SAN FRANCISCO — Federal grand juries have indicted six current and former San Francisco police officers, charging three with stealing money, drugs, electronics and gift cards seized during investigations, federal prosecutors announced Thursday.
According to the indictment, the three took items they seized during an arrest in 2009, including a $500 Apple gift card. Two days later, one of them used the gift card to buy an iPhone and iPod Nano, prosecutors said.
They were identified as Sgt. Ian Furminger, 47, of Pleasant Hill; Officer Edmond Robles, 46, of Danville; and former officer Reynaldo Vargas, 45, of Palm Desert.
The officers were suspended without pay and had their guns taken away, Police Chief Greg Suhr said shortly after the indictments were announced.
“Our department is shaken. This is as serious as an issue as I can recall in my time in the department,” said an emotional Suhr, who has been with the San Francisco Police Department since 1981.
Suhr said federal authorities assured him the arrests did not reflect a systemic problem in the department.
Furminger, Robles and Vargas each face two drug-related counts carrying a maximum possible sentence of 20 years in prison and a $1 million fine. They also face a charge of civil rights conspiracy that carries a sentence of up to 10 years and a $250,000 fine.
In another incident the same month, the indictment says, the officers took marijuana. Vargas is accused of delivering the pot to two informants and asking them to sell it and split the proceeds with him, Furminger and Robles.
In a separate indictment, three officers were charged with civil rights violations. Prosecutors say the officers entered hotel rooms illegally and intimidated occupants.
The charges were based on surveillance footage from a hotel in the city’s Tenderloin neighborhood that was released by the city’s public defender, Jeff Adachi, in 2011. Adachi claimed the videos of plainclothes officers contradicted police reports and sworn police testimony.
Those three defendants were identified as Officer Arshad Razzak, 41, and Officer Richard Yick, 37, both of San Francisco; and Officer Raul Eric Elias, 44, of San Mateo. All face three civil rights charges that carry possible penalties of up to 10 years in prison and a $250,000 fine.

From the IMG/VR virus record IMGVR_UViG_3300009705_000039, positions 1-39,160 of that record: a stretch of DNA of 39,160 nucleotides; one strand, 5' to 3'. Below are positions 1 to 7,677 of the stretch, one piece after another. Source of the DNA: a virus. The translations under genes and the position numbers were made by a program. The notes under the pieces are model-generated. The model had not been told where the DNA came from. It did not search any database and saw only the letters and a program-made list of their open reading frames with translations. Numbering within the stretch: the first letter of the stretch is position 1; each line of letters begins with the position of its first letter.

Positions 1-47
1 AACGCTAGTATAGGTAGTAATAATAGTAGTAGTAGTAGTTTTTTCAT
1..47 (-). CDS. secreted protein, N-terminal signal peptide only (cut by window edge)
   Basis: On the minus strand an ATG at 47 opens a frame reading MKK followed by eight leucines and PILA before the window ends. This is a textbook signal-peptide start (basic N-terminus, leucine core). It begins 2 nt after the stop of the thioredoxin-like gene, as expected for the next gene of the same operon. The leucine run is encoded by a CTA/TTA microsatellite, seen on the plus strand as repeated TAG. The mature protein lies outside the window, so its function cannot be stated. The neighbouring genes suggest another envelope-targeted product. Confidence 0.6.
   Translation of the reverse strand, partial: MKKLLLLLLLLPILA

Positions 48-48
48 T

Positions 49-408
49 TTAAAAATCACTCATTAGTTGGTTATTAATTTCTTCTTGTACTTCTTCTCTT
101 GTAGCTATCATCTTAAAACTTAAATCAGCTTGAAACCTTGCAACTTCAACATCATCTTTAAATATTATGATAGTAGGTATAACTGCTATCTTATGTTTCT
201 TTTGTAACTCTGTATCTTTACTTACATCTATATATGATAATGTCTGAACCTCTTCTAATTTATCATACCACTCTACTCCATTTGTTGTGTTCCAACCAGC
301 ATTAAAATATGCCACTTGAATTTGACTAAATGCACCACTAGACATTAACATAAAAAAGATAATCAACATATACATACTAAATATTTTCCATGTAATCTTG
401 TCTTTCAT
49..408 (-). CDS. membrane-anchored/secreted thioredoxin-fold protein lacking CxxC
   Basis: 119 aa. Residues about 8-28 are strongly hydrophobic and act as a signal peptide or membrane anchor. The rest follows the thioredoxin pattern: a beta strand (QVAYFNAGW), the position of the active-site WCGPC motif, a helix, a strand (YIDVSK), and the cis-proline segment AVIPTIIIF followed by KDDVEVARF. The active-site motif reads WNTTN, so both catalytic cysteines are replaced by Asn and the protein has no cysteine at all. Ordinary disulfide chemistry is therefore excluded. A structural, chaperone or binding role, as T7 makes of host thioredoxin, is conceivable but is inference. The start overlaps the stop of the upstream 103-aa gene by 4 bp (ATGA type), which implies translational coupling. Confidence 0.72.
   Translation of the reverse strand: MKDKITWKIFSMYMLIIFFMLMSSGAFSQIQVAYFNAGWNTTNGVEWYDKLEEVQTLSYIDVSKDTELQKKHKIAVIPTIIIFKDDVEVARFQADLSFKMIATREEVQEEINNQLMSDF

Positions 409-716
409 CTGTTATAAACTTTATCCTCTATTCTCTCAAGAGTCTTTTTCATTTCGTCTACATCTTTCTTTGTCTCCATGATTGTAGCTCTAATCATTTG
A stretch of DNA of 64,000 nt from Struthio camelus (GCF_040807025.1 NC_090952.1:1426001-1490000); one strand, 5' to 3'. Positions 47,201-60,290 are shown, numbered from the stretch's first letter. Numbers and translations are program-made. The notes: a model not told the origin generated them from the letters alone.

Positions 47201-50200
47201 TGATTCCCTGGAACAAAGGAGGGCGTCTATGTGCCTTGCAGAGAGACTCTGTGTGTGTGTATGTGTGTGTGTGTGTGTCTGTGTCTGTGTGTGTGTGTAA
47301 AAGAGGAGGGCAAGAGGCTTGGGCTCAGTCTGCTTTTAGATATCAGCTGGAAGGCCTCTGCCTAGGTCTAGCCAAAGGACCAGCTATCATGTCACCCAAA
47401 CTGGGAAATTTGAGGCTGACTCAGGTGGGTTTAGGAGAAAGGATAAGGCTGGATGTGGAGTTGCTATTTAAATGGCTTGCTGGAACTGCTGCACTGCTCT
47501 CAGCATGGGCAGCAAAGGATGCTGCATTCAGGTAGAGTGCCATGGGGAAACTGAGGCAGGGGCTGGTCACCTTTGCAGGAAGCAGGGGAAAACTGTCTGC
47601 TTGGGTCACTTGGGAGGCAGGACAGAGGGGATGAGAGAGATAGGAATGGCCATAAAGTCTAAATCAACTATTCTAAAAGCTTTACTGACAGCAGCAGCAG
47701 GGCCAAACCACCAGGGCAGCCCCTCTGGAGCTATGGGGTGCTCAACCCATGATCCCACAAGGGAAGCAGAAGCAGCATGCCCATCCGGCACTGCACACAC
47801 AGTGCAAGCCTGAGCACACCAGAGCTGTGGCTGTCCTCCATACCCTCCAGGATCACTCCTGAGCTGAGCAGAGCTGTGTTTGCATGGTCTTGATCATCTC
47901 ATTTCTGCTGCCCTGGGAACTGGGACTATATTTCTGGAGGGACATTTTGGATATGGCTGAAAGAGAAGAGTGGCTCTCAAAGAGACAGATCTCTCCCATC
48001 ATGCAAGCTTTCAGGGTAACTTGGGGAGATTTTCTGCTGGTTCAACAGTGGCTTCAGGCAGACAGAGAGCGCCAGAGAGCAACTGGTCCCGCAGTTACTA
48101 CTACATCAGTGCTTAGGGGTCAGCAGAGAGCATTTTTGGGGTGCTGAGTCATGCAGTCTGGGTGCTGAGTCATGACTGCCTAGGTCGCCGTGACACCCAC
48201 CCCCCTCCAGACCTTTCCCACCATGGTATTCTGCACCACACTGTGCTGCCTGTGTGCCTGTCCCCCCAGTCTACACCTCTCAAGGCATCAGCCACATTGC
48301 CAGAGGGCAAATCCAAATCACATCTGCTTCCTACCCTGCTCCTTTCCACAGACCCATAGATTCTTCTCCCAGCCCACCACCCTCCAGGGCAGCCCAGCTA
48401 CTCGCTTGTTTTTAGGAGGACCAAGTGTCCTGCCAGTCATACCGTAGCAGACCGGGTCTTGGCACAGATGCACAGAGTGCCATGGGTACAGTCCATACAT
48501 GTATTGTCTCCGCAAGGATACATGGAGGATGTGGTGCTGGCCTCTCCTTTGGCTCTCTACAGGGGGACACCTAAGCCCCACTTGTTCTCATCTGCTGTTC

The indictment did not provide additional detail about the alleged illegal searches. But a civil lawsuit filed by three occupants of the Hotel Henry in 2012 said Razzak, Elias, and three other officers got the hotel’s master key and forced their way into rooms without a search warrant or the occupants’ consent on two separate occasions. They allegedly searched the occupants and the room and then made drug arrests.
According to the lawsuit, a judge concluded that video evidence contradicted the officers’ testimony and dismissed criminal charges against the defendants.
The defendants in turn filed a lawsuit against the arresting officers and police departments. The Board of Supervisors approved a $150,000 settlement in December.
Razzak and Yick have also been charged with falsifying police reports.
None of the defendants in either indictment could be reached for comment.
Martin Halloran, president of the San Francisco Police Officers Association, said in a statement that the indictments were apparently based on the questionable testimony of unreliable informant witnesses.
“However, we do understand that these are nonetheless serious charges,” Halloran said. “It is important to remember that the accused officers will have their day in court since federal grand juries only hear one side of the story.”
Adachi said his clients had for years reported that their rights were being violated.
“I commend the U.S. attorney for taking seriously the reports from ordinary citizens who had been humiliated, stolen from and hurt by police officers sworn to protect them,” he said in a statement.
One of the videos Adachi released in 2011 shows two officers walking into a residential hotel empty-handed and leaving with bags that Adachi said weren’t booked into evidence.
Allegations stemming from the released videos led to the dismissal of dozens of criminal cases.
The charges came after San Francisco District Attorney George Gascon referred the investigation to federal authorities, citing a conflict of interest, federal prosecutors said. Gascon was the police chief at the time the alleged conduct occurred.
“I am relieved to know that the officers have been indicted, after I referred the matter to federal authorities,” Gascon said in a statement Thursday. “It is extremely disappointing that the officers violated the trust of the community and tarnished the reputation of all the hard working men and women in uniform.”
Vargas was expected to appear before a judge Thursday, prosecutors said. The other five defendants were scheduled to appear in court Friday.
FBI Director James Comey, who was in San Francisco speaking at a technology conference, declined to discuss the cases.